Information brought to you by Mitre 10.
Step 1: Introduction
Watering Systems are an easy and efficient way to keep your garden looking its best all year round. A watering system lets you relax while it does all the work. It’ll give you more time to enjoy your life and your garden.
Handy Tips for the Taps – ways to make the job easier:
- Before beginning to work with your Polytube, lay it out in the sun – the longer it is left in the sun, the softer it becomes and so the easier it is to handle.
- Do not use grease or oil to make your connections with the Polytube. Rather, install your fittings by dipping your Polytube in hot water first and then insert the fitting.
- Before fitting drippers, microsprays or pop-ups, flush the Polytube first to clear any dirt which could block your system. An in-line filter is useful where water impurities are common otherwise the impurities could lead to a blocked vent or dripper.
- To lay Polytubing under a path or driveway, attach a garden hose to a length of metal or PVC pipe that is long enough to span the distance. Turn the tap on maximum pressure and push the pipe under the path – the water will “jet” out the debris leaving a tunnel for the Polytube to pass through.
- You can reseal the Polytube with a Repair Plug (a goof-plug) if you make a mistake when you pierce the tube – it’s not necessary to use glue.
- Do not wet foliage during hot days because it could result in burning of the foliage. Early morning or late evening watering is best and it helps the plant to recover from the heat of the day.
Step 2: Check Your Water Flow Rate
Your watering system will only be as good as your water pressure. In order to decide how many and what type of sprays your garden can service at any one time, you’ll first need to work out your water flow rate. This is calculated by timing the litres of water flowing from a garden tap, as described below.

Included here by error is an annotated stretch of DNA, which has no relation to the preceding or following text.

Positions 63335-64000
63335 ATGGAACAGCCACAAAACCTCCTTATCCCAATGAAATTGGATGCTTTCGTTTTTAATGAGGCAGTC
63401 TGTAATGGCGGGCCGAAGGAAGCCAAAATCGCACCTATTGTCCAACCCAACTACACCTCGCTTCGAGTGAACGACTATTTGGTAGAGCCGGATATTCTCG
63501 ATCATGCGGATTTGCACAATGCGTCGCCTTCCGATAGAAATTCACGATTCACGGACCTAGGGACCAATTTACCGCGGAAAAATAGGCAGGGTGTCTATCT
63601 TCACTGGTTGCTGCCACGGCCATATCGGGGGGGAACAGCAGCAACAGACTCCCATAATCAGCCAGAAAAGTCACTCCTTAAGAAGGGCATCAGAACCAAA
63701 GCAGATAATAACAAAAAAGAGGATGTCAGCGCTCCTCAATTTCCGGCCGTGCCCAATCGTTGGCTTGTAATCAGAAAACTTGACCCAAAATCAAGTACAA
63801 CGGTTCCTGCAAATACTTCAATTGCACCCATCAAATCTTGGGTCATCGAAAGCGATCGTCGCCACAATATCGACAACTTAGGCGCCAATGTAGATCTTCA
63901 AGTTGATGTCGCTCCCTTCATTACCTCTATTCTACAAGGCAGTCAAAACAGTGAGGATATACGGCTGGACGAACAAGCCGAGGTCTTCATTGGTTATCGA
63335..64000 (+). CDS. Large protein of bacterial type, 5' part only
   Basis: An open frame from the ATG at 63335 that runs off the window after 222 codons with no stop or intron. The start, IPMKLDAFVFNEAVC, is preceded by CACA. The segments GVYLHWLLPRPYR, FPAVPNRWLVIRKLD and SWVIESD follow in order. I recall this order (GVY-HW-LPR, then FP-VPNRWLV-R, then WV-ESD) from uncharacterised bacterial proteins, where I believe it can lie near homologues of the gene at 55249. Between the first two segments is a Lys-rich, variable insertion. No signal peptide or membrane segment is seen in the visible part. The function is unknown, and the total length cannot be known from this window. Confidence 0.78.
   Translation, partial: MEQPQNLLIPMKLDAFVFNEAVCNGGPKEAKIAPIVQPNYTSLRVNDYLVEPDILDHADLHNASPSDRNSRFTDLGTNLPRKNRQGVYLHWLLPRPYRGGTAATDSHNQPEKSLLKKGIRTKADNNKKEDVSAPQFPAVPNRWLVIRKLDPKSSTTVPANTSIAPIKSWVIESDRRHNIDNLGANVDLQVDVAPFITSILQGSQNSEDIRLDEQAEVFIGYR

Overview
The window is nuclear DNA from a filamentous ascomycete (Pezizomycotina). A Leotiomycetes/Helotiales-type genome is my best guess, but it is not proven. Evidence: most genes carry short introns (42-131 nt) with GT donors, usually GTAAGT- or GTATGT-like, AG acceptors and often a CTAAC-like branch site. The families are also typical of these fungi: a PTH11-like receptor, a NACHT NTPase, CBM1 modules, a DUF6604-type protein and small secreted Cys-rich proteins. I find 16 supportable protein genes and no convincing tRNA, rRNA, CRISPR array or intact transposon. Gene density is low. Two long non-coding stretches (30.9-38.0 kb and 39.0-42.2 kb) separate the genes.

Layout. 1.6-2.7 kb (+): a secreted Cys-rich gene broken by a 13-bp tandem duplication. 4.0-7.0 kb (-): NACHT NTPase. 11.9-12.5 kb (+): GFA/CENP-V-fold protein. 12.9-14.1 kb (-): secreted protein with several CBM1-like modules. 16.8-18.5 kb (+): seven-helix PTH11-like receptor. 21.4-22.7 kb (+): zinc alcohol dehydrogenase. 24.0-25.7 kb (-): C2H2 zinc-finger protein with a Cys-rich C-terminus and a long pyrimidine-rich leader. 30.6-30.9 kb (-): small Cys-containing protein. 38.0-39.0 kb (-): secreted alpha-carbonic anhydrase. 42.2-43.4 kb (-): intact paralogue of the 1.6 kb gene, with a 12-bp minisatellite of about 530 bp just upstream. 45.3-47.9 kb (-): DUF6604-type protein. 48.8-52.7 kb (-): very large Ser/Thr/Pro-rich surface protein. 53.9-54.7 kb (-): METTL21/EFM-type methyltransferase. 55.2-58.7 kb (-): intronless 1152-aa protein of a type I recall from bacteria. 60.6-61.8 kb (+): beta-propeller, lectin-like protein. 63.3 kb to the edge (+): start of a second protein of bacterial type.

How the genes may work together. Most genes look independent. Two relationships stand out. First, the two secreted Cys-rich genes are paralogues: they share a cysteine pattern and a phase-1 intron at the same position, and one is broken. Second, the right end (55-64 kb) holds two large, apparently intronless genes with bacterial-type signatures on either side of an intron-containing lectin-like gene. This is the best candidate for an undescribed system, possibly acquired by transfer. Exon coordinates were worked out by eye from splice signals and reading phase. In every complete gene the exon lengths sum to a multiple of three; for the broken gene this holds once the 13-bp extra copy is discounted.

The Flow Test: Water flow varies considerably from area to area. To check your flow rate you will need a standard 9 litre bucket and a watch with a second hand.
For best results we recommend that you:
- Install any accessories (eg. Water Distributor or Multiflow Adapter) before testing the water flow.
- For long runs (over 30 metres) of 13mm Polytube, test the flow at the end of the tube furthest from the tap. If water flow is insufficient, you may need to upgrade to 19mm Polytube. We also recommend that you use 19mm Polytube for Pop Up Systems.
- Turn the tap on full and time (in seconds) how long the bucket takes to fill. Use the table below to determine your usable flow rate.
|Seconds to fill bucket||Useable Water Flow From Tap*|
(in litres per hour – lph)
* Note: the Usable Flow Rate is calculated at 80% of the actual flow rate to allow for loss through friction.
There are different types of watering systems. (Check the manufacturer’s brochure when planning your system for the specific water flow rates of each component that you will be using.) Add together the Water Flow Rates of all the heads you plan to use on each line from the tap and ensure they do not exceed the usable flow rate from your tap.
If you are only installing a Dripper system, then you won’t need to do a Flow Test because Drippers operate most efficiently under low pressure.
Step 3: Pick your System
Microspray systems are very popular and they are ideal for small flower beds, rockeries, ferneries and dry climate plants. The Microspray system is designed to provide individual plants with a gently spray or mist that is easily absorbed into the leaves and soil. They also minimise the problems of water run off, soil compacting and over spraying onto paths and fences. Microsprays are available in quarter circle, half circle and full circle sprays.
Drip systems are the most water efficient systems of all. They deliver a slow trickle of water that seeps deep into the soil to the plants’ root system. Drip systems are ideal for trees, shrubs, pot plants and hanging baskets. Drip systems are less affected by wind and evaporation than sprays are. In allowing for the right number of drippers, think about your soil type and how much water the plants need. In heavy soils such as clay, moisture is retained longer. In sandy soil, water is not retained very well and so you’ll need to place the drippers closer together and water more frequently.
Pop Up Systems